Bathing culture on the Baltic Sea - beach fashion throughout history
Bansin 1930 © Hans-Jürgen Merkle
Historical photo from 1930 with people bathing on the beach | Imperial Baths Usedom

Have you ever heard of the Victorian bathing dress? This is not surprising, since we have come a long way in terms of fashion and emancipation since the beginning of the 20th century. On all fronts, whether for men or women, swimwear has evolved and changed: wool became viscose then cotton and elastane; Hems got higher and higher and higher; from one piece two parts then became one again or none; straps became straps and then cords; shorts became panties then briefs then thongs; and chemises became bustiers and then bandeaus.

While at the turn of the century people were quite buttoned up both on land and in the water, over time swimwear has become more of nothing and less is more. The opaque belt costume gave way to the revealing bikini.

But the development of beach styles only became possible with the emergence of seaside resorts, which have always served as promenades and status indicators. Once you demonstrated your exclusivity and celebrity, you could treat yourself to a trip to a seaside resort; meanwhile you show off your body and your assets, it's all about looking perfect on holiday.

Although Juist's island pastor Gerhard Otto Christoph Janus (1741-1805) is considered the father of the idea of ​​developing a seaside resort, it was Heiligendamm (1793) and Norderney (1797) that were the first German seaside resorts to open their doors to their guests. Heringsdorf followed in 1825 as a bathing resort, although the title of seaside resort was only awarded by imperial decree in 1879.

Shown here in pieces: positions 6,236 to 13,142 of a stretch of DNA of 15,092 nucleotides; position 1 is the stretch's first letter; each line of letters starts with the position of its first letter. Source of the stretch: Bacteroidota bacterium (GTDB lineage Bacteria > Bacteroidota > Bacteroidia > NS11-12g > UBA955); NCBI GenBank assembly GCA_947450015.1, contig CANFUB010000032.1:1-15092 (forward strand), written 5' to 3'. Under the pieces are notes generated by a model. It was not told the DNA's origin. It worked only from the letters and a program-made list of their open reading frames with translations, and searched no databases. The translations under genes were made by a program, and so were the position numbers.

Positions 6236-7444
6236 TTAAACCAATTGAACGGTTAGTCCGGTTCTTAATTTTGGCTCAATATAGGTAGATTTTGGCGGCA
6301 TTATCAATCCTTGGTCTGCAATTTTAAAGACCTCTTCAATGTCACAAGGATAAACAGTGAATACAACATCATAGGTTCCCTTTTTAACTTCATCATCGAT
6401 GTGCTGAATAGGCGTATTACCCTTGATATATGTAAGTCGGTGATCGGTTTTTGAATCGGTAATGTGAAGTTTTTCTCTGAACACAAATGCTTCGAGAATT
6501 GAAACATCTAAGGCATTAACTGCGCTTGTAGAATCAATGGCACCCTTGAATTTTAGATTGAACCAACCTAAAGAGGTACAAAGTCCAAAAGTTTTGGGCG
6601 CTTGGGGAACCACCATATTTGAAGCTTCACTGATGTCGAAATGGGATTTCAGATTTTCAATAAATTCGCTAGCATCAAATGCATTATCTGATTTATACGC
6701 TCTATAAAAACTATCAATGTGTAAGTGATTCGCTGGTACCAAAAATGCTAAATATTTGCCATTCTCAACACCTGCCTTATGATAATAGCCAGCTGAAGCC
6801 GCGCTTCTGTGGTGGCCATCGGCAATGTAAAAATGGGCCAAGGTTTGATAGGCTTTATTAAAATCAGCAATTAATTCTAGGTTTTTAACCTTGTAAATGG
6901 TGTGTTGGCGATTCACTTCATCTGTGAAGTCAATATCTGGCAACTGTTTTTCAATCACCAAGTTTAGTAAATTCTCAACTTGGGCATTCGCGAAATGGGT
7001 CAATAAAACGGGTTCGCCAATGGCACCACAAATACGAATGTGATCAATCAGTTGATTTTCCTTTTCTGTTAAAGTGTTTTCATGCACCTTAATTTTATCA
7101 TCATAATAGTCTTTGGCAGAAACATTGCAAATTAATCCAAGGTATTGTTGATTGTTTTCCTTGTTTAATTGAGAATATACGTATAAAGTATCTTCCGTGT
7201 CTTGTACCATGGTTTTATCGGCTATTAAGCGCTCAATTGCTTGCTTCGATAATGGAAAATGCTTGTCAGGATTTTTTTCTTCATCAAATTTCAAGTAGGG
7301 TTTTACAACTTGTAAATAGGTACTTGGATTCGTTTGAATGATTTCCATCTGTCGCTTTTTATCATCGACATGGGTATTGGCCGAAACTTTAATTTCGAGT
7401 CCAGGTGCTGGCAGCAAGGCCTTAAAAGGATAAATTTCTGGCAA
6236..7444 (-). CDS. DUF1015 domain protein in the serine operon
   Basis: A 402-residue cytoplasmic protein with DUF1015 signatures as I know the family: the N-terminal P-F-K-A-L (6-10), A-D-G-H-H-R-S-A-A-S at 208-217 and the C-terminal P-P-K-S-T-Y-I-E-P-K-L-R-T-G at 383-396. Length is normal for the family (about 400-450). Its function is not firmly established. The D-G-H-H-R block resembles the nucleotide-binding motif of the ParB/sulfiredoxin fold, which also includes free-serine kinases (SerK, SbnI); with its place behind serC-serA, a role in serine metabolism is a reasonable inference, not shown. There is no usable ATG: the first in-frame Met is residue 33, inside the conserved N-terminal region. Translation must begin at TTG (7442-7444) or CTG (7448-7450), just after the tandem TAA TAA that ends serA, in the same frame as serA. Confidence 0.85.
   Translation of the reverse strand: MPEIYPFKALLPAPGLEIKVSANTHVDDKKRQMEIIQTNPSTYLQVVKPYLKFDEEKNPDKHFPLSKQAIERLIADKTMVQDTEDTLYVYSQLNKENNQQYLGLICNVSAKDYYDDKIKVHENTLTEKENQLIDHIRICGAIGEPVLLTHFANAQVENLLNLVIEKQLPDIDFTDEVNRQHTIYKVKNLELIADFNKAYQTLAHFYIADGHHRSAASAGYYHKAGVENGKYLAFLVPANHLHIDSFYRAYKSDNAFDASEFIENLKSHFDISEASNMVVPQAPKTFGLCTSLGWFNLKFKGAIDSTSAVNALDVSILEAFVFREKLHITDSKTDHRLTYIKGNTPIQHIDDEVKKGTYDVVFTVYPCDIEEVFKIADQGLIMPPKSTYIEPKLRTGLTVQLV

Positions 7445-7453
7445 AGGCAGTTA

The administration and authorities hoped primarily - with the status of the seaside resort - to attract nobility and celebrities, spreading the healing effects of air, water and forest was a desired and pleasant side effect. Be that as it may, with the title came obligations for the localities – lodging houses, concert gardens, warm baths, hotel complexes, railway lines, spa villas, piers, beach casinos, brine fountains, music pavilions and beach chair factories were built. And it worked: the aristocracy of the imperial era made its entrance.

But the question of all questions: how did you get into the floods during this time?

If you felt unobserved, the bravest of the brave probably also liked to climb into the oh so tempting sea in their underwear, but certainly into the lakes and rivers. But you made yourself comfortable on the beach, you used bathing boats and bathing carts, which protect against prying eyes and onlookers. Covered in hats and bonnets, people made themselves comfortable in the sand or in the basket.

While the photographs of this time are black and white, things were actually more colorful on the beach: red, blue and white, monochromatic, floral or striped – that was the swimwear of the 1910s. In the roaring twenties people showed more and more skin. Since morale was seen to be in danger, the so-called "Zwickelerlass" (Zwickel Decree) was passed in 1932, which stipulated which clothing was obligatory to wear in the bathing culture. It not only bans skinny dipping, but also stipulates that men and women should wear full-coverage swimsuits. The populace themselves took it with humor and amusement: it was taken as a symbol of inappropriate interference by the state in personality and as an allegory of petty politics at a higher level.

In 1942, although this was hardly taken at face value, the "Zwickelerlass" was repealed and replaced by the "Regulation of the Bathing Industry", which now also allowed nude bathing in designated areas. This can probably be described as the birth of naturism.

Many thanks to Jürgen Kraft, dem swimwear collector, for its historical activity and wealth of information.